Fish Tales

I confess I have little interest in fishing; however, it’s a huge attraction in the Outer Banks and definitely falls within the “highlight” category. The claim that it’s one of the best fishing venues on the Atlantic coast is backed up by recorded catches that have won many state and world records – hence its nickname “Gamefish Junction.” Anglers come from far and wide to fish for giant blue marlin, mackerel, Wahoo, tuna, sailfish and others.

The reason fishing is so good off the Banks is because its string of islands are located at the confluence of two big ocean currents (Labrador and Gulfstream) that sweep an abundance of fish species toward the OBX. Charter companies are widely available for offshore angling, however, surf fishing is also popular and bait and tackle can be rented at numerous locations.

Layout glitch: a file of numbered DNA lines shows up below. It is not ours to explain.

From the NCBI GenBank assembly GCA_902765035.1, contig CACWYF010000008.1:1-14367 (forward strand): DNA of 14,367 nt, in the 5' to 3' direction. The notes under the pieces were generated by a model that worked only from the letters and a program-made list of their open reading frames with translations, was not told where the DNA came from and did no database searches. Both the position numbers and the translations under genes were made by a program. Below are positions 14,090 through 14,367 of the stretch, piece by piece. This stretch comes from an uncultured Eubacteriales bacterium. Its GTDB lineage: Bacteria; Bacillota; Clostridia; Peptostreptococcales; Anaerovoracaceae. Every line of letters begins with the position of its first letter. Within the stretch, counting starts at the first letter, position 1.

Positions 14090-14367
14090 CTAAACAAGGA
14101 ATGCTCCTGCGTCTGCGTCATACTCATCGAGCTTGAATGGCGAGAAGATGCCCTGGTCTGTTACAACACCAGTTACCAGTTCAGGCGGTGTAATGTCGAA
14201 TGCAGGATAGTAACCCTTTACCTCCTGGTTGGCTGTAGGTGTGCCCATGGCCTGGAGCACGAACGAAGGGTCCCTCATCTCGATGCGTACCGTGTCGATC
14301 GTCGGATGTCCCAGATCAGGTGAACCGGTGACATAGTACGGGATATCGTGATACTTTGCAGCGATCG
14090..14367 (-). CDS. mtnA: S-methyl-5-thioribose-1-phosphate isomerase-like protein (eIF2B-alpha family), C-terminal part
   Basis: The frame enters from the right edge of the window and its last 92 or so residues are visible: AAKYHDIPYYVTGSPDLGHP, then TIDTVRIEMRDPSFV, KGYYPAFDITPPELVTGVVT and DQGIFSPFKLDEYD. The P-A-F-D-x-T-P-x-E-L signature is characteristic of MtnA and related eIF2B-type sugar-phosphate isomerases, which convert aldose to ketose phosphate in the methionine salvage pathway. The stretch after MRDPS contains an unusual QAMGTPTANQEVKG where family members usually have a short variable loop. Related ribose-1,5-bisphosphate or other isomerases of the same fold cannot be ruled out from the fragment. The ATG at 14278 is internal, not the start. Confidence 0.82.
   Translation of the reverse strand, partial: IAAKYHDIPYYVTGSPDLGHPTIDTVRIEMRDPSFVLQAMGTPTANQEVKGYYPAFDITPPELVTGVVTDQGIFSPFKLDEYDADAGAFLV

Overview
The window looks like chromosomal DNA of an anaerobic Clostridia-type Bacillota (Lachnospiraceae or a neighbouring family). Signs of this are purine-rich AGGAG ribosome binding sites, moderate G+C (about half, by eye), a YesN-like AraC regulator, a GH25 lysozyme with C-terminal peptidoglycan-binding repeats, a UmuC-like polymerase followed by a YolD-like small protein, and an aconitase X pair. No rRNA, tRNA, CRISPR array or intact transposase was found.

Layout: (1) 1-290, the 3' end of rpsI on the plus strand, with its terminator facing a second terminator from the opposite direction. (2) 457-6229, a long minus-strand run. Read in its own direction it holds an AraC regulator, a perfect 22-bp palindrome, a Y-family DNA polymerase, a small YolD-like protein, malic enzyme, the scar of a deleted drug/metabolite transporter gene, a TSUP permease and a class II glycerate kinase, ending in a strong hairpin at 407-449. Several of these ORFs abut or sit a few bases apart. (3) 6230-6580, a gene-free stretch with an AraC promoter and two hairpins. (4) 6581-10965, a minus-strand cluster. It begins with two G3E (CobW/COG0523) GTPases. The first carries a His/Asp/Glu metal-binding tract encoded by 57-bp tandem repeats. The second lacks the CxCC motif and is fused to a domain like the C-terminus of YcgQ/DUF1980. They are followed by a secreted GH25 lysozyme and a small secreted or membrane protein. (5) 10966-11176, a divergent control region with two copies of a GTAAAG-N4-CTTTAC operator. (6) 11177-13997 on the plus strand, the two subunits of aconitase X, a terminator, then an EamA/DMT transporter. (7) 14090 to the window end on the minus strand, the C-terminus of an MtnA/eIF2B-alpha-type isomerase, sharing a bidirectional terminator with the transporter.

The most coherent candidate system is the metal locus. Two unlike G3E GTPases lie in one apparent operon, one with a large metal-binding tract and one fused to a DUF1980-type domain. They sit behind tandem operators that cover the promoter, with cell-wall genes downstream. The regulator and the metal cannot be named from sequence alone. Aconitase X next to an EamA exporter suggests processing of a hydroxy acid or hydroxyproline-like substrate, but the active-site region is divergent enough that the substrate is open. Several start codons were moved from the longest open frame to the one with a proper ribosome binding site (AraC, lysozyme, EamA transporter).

Scuba Diving

They don’t call the waters off the Outer Banks “the Graveyard of the Atlantic” for no reason. Well over 1,000 ships have sunk there since the early 1500s due to bouts of severe weather, strong currents, hidden shoals and navigational challenges – especially in the early days.

The remains of these maritime casualties lie like ghosts on the ocean floor making them perfect for wreck diving and making the Banks a world-class dive destination. Most of the offshore wrecks lie in 70 to 100 feet of water and there are several OBX charter companies equipped to lead divers to some of the most significant wrecks.


To obtain a free Outer Banks Visitor’s Guide go online at or call 877-OBX-4fun (877-629-4386).

To learn more about Currituck County, go online at or call 877-287-7488.

For information golf information go online at or call 800-916-6244.